If the Commanding Heights of our information society had to be half conservative and half liberal, there would be much less liberal bias. The usual arguments for integration would apply here. Conservatives would have much more power to stop the bias. Moreover, the fact that they were present in the newsrooms would make it harder for liberals to get away with biased claims without being challenged.
Of course, many readers may say, "you have got to be kidding. That would interfere with the First Amendment and would have many of the same problems as other similar types of regulations, like affirmative action."
Well, maybe. But at least recognize this. If the bias were conservative bias instead of liberal bias, there is no doubt that liberals would be arguing for something like this. How do I know? Because they do it all of the time. In academia and other places, racial or gender "imbalance" leads to strong calls for affirmative action. More importantly, when conservatives appear to have an advantage in an area of the media, like talk radio, many liberals call for the Fairness Doctrine (which is very similar to my proposal). Just think about that. We are witnesses tremendous liberal bias in favor of Obama, and liberals want to regulate conservative talk radio, while leaving the Commanding Heights of the information society -- where they dominate -- unrestricted. Just amazing.
Update: Some people seem to be missing my meaning here. My subtitle of "A Modest Proposal" is a reference to Jonathan Swift's satirical essay "where he suggests that the impoverished Irish might ease their economic troubles by selling children as food for rich gentlemen and ladies." My point in making this proposal is not to actually recommend it, but to point out that it would address the bias problem and that liberals would go for this type of thing if the shoe were on the other foot.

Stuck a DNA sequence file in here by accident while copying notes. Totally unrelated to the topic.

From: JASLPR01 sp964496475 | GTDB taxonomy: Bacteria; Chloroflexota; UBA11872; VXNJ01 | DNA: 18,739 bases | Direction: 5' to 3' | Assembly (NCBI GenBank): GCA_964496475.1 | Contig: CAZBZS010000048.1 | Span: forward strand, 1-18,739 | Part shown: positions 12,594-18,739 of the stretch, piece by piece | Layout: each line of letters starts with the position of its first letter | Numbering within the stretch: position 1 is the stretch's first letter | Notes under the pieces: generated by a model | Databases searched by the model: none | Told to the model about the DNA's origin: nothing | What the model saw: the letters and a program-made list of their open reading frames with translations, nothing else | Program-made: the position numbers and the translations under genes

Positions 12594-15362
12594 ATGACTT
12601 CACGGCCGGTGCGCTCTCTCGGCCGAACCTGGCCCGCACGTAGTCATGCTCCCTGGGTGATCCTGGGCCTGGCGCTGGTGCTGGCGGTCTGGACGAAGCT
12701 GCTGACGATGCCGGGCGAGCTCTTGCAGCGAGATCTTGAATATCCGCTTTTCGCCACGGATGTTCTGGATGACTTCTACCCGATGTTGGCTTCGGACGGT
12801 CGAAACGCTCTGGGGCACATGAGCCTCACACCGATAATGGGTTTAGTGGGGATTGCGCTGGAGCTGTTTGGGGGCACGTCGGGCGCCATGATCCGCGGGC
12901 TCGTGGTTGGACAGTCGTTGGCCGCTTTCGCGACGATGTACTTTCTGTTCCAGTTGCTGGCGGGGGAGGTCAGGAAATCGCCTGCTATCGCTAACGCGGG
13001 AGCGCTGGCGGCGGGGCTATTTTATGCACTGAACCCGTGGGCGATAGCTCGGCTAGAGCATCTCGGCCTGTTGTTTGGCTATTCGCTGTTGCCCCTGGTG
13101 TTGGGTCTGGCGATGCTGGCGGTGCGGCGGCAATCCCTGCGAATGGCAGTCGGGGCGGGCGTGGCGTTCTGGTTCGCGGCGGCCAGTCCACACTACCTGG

Tuesday, October 28, 2008
I had forgotten my friend and coauthor, John McGinnis, had written about Charles Fried's political expediency at the expense of principle when he served as Solicitor General in the Justice Department:
In the first two paragraphs of his book review of Fried's book on his experiences at the Justice Department, John writes:
In Order and Law, Fried tends to slide from principle to principle in order to position himself politically midway between his liberal critics outside the Administration and his more conservative colleagues within. Nowhere is this tendency more evident than in his discussions of his role as Solicitor General. For instance, Fried defends a brief he filed urging the Supreme Court to overrule Roe v. Wade as grounded in jurisprudence rather than politics. "[T]he merits of the right-to-life versus freedom-of-choice [policy] dispute" were not relevant to his legal analysis. Less than a page later, Fried proudly recounts a victory over people in the Justice Department whom he labels the "federalism police." The "federalism police" argued that states were free to impose additional penalties for federal labor violations, despite the existence of federal labor laws. Fried favored preemption, because "leaving the states free to do as they liked posed a greater threat of overregulation than did giving precedence to federal law." Thus Fried avoids analyzing the doctrinal and jurisprudential issues presented in the case (such as federalism and the scope of preemption) by appealing to precisely the kind of policy decision (expansive vs. limited labor regulation) that he claimed to eschew in the abortion case.
I was actually one of those "federalism police," and I remember Fried's antics well.
I highly recommend McGinnis's review in the Stanford Law Review.
Monday, October 27, 2008